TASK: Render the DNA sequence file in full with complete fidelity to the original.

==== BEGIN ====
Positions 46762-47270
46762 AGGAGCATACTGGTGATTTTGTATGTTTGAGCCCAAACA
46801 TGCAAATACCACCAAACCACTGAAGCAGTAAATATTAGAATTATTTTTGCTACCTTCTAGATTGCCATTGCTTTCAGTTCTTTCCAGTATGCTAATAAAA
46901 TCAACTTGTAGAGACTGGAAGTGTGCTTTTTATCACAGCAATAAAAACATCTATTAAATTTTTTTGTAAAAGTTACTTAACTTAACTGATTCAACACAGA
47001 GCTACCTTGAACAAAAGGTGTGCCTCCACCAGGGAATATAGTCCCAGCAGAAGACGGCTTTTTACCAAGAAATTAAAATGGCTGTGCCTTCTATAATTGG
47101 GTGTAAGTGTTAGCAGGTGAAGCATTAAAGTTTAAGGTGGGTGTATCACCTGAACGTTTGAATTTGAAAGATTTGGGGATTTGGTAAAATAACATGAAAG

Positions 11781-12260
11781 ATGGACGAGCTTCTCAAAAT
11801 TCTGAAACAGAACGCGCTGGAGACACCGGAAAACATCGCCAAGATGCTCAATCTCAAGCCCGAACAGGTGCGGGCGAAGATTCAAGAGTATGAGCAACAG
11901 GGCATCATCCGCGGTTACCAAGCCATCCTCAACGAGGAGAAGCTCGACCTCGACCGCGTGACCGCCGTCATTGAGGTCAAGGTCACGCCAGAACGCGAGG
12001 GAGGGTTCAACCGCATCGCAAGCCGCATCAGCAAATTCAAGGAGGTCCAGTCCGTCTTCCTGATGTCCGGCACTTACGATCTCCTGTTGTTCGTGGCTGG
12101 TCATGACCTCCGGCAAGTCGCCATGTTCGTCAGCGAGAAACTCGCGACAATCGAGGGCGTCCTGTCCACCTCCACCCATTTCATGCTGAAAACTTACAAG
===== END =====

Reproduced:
Positions 46762-47270
46762 AGGAGCATACTGGTGATTTTGTATGTTTGAGCCCAAACA
46801 TGCAAATACCACCAAACCACTGAAGCAGTAAATATTAGAATTATTTTTGCTACCTTCTAGATTGCCATTGCTTTCAGTTCTTTCCAGTATGCTAATAAAA
46901 TCAACTTGTAGAGACTGGAAGTGTGCTTTTTATCACAGCAATAAAAACATCTATTAAATTTTTTTGTAAAAGTTACTTAACTTAACTGATTCAACACAGA
47001 GCTACCTTGAACAAAAGGTGTGCCTCCACCAGGGAATATAGTCCCAGCAGAAGACGGCTTTTTACCAAGAAATTAAAATGGCTGTGCCTTCTATAATTGG
47101 GTGTAAGTGTTAGCAGGTGAAGCATTAAAGTTTAAGGTGGGTGTATCACCTGAACGTTTGAATTTGAAAGATTTGGGGATTTGGTAAAATAACATGAAAG

Positions 11781-12260
11781 ATGGACGAGCTTCTCAAAAT
11801 TCTGAAACAGAACGCGCTGGAGACACCGGAAAACATCGCCAAGATGCTCAATCTCAAGCCCGAACAGGTGCGGGCGAAGATTCAAGAGTATGAGCAACAG
11901 GGCATCATCCGCGGTTACCAAGCCATCCTCAACGAGGAGAAGCTCGACCTCGACCGCGTGACCGCCGTCATTGAGGTCAAGGTCACGCCAGAACGCGAGG
12001 GAGGGTTCAACCGCATCGCAAGCCGCATCAGCAAATTCAAGGAGGTCCAGTCCGTCTTCCTGATGTCCGGCACTTACGATCTCCTGTTGTTCGTGGCTGG
12101 TCATGACCTCCGGCAAGTCGCCATGTTCGTCAGCGAGAAACTCGCGACAATCGAGGGCGTCCTGTCCACCTCCACCCATTTCATGCTGAAAACTTACAAG